We know when Jesus lived, where He was born—in Bethlehem, a real town, not a mythical one. We know where He spent most of His young life—in Nazareth. Many of the characters of His day who touched His life and death appear in historical writings other than the Bible—Herod the Great, Herod Agrippa, Salome, Pontius Pi­late, Tiberius Caesar, Gamaliel, Felix, Festus.

All dates of history refer to the time of the birth of Christ—not to that of Plato, Buddha, Julius Caesar, or Mohammed. He exerted more influence on the human race than any person who ever lived. Down through the ages a firm belief in all that He was and in all that He claimed to be, has gripped men, delivered them from the power of sin, and accomplished the miracle of transformation in human lives for multi­tudes in each generation. Among the great men of history He is "above all." Yes, He truly lived.

He died. We know more details of His death than we know about the death of any-other man in the whole of ancient historv. We know what He was doing before His betrayal. We know the false accusations hurled against Him during the trial, what men said to Him and did to Him each step along the way. We know the words that came from His lips during His hours of suf­fering. We know how, by whom, and where He was buried. But the tomb was empty. We cannot ignore this fact. We cannot es­cape the responsibility of coming to a con­clusion as to what happened in the tomb.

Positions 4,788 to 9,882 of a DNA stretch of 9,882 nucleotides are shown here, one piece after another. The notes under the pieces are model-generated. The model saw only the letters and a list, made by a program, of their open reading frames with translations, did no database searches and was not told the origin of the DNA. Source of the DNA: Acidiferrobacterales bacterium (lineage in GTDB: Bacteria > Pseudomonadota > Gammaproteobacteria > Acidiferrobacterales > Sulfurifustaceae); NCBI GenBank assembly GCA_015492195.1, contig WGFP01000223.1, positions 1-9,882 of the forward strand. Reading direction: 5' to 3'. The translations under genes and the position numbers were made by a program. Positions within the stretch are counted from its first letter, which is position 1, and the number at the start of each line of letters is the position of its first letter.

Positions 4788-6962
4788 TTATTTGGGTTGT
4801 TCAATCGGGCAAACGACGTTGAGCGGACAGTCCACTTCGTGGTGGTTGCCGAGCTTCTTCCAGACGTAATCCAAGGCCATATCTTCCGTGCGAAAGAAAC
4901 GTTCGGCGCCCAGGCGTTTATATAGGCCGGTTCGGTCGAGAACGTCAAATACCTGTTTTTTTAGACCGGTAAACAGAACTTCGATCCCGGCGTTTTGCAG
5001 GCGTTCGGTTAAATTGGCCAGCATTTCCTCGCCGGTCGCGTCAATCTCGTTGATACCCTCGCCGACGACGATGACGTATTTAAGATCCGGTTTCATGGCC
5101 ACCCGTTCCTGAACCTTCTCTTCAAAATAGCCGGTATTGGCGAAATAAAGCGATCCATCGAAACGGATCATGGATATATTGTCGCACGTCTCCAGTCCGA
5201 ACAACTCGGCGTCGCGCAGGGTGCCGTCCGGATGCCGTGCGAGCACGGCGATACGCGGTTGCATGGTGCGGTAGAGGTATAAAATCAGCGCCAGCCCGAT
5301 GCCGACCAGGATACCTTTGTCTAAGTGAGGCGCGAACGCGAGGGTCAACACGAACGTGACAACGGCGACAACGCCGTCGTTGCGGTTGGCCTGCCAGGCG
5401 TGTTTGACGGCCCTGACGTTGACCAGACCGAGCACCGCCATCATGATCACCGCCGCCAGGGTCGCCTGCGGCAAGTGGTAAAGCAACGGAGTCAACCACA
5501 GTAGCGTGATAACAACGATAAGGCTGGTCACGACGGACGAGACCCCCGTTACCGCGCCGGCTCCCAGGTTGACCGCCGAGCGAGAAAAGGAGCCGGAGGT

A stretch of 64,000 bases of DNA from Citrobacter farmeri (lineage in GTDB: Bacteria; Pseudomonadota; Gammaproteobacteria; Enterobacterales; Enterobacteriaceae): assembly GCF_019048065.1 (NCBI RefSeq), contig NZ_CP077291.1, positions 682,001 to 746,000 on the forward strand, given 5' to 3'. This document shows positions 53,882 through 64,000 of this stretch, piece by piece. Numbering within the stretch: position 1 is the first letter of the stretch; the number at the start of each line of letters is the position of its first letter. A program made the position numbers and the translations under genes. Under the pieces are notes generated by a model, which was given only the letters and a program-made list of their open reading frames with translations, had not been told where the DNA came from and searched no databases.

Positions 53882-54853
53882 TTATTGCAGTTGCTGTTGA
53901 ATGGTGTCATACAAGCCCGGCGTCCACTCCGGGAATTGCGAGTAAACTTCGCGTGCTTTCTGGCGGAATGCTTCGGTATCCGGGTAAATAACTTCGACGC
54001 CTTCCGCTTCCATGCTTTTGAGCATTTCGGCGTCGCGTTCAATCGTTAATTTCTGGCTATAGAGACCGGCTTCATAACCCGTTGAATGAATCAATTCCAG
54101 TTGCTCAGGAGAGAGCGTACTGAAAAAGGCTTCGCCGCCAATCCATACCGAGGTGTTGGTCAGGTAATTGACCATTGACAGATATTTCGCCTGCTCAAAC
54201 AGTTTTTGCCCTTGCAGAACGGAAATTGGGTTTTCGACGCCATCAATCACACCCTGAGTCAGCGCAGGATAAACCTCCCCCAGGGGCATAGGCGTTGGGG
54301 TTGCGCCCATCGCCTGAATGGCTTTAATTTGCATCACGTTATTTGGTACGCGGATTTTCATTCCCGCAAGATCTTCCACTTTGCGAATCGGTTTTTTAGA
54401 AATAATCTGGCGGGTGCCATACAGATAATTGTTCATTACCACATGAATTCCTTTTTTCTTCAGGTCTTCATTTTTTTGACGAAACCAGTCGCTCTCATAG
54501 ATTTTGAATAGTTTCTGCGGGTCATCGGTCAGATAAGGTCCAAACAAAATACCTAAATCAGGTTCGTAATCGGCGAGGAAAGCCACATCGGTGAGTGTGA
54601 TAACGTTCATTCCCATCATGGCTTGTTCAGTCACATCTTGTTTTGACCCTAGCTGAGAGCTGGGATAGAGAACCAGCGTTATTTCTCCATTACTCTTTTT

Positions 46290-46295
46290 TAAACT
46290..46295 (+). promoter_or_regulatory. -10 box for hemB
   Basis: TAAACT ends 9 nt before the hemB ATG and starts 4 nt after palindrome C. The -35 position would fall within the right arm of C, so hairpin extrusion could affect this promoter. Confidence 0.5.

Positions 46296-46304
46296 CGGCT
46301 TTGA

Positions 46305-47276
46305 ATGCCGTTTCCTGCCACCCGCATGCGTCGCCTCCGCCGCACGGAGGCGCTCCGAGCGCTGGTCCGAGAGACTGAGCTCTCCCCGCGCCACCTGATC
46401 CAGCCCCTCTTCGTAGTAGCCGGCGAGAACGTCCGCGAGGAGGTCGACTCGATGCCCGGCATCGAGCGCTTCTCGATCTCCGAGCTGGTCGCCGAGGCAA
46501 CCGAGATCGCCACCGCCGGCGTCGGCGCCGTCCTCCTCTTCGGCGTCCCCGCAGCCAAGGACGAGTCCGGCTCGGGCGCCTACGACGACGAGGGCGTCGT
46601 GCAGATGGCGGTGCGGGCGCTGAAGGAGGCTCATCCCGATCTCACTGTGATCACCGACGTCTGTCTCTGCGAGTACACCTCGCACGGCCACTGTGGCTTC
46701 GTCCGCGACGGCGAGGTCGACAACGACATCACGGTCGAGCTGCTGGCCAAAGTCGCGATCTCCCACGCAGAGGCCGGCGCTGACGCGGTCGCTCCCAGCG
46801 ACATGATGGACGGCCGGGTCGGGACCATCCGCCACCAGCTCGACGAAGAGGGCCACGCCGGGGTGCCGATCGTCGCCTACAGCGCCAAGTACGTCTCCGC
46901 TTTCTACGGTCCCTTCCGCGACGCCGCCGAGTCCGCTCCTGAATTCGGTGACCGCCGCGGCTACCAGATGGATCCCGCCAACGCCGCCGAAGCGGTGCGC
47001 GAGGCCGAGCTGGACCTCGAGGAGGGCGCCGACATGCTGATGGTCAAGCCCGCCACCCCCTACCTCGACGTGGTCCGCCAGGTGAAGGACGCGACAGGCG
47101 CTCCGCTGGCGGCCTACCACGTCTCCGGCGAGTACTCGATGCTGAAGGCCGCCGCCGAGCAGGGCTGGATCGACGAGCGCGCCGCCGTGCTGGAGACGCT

Some distinguished scholars try to avoid the question or endeavor to reason it away. One famous professor of New Testament literature in a large theological seminary simply stated he could not account for it any more than he could explain how Santa Claus comes bringing gifts at Christmas time. But there is no Santa Claus, and there was a Jesus who lived, died, and was buried in Joseph's new tomb.

But the tomb was empty. How? Dr. Kir-sopp Lake of Harvard University, in his book The Resurrection of Jesus, simply suggests that the women went to the wrong tomb. But would not Joseph of Arimathea know the location of his tomb? Could three or more people so soon forget the place where they laid a loved one? Even if the women could have been mistaken, did Peter and John, or later the whole apostolic company, go to the wrong tomb? Then, too, how about the enemies of Christ? Would they not soon have found the right tomb and exposed these deluded women and other followers of the Holy One?